Sunday, February 7, 2010

Art as appropriation

Here's Detroitfunk's take on the playful tourists of the art world. Somewhere in the great blankness, Andy Warhol is securitizing the asset.

But a difference between Warhol and Detroitfunk is that Detroitfunk and his camera make a way into the spaces under their gaze and record the traces of what once existed as human before it became archaeology, artifact, and (once it was finally dead) art.

Saturday, February 6, 2010

Sous rature: illustration becomes invisible

Five years ago, a Danish newspaper published twelve cartoons which depicted the prophet Muhammad -- an act considered blasphemous by Muslims. In his review of a book about the affair, Jytte Klausen's The Cartoons That Shook the World (Yale University Press, 2009), Eddy Portnoy summarizes what happened next:

The cartoon crisis began in September 2005, when the nominally conservative Jyllands Posten Danish newspaper published 12 cartoons that featured the Muslim Prophet Muhammed as their mark, a provocative ploy meant to counter the news that a biographer of the Prophet Muhammed could not find an illustrator out of fear of fundamentalist retribution. After a few initial, small protests, the episode seemed to have fizzled, but the following February, the Muslim world exploded in protest, violent and non. What happened during the five-month incubation period between publication and explosion forms the most compelling portion of Klausen’s book.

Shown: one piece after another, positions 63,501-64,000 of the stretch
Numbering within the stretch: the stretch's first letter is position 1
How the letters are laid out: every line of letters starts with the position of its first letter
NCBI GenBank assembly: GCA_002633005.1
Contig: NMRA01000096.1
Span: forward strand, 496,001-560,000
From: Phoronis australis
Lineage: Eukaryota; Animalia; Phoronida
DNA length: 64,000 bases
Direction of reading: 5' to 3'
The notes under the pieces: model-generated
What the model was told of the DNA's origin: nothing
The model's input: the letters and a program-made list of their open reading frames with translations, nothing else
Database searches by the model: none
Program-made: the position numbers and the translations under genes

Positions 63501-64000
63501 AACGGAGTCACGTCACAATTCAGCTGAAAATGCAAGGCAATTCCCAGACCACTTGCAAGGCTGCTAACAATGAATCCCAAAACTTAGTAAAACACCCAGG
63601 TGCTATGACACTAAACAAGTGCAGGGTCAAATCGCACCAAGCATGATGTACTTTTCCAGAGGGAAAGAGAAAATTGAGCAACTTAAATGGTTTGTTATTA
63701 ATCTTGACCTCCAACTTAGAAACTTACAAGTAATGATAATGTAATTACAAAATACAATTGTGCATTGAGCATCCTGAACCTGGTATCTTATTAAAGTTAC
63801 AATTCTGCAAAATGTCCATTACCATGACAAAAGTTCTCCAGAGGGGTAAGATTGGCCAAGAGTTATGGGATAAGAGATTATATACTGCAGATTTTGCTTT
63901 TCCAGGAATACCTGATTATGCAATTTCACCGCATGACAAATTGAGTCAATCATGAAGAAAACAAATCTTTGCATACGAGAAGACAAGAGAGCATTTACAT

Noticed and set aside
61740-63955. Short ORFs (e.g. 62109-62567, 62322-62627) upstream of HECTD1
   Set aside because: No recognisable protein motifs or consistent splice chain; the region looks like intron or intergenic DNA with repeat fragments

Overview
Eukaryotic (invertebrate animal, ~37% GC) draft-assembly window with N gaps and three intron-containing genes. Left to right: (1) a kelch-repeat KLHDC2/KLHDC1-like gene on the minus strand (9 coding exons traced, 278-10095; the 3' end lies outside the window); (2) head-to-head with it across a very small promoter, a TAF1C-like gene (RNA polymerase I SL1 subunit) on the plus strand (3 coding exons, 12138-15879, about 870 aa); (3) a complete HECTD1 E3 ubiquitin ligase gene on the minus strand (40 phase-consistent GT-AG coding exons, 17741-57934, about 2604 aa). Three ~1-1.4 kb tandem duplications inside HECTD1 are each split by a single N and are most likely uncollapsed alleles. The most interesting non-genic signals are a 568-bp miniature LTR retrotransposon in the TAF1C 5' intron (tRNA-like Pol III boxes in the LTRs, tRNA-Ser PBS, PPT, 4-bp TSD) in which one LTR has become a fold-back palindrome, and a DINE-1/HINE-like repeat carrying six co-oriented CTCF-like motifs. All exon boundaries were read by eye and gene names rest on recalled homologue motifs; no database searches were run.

And yes, people were killed in the protests. And yes, the entire nation of Denmark was subjected to a devastating economic boycott. Prudently, therefore, Yale University Press refused to allow Jytte Klausen to reproduce the cartoons in her own book about them. Writing in a liberal newspaper, Portnoy draws this liberal conclusion from Yale's action.

To many Westerners, the cartoon crisis seems like a wild overreaction to an obnoxious but ultimately innocuous set of cartoons. Regardless, its repercussions continue to abound. Certain Islamic countries, for example, have been working to pass anti-blasphemy resolutions in the United Nations. Upping the ante, the Organization of Islamic States wants to enshrine anti-blasphemy laws in the U.N. convention, making them enforceable. Last October, Pakistan requested "legal prohibition of publication of material that negatively stereotypes, insults or uses offensive language" on matters regarded by religious followers as "sacred or inherent to their dignity as human beings." Those are pretty broad reasons to put the cuffs on someone. To progressive democracies, this development should be extremely disturbing.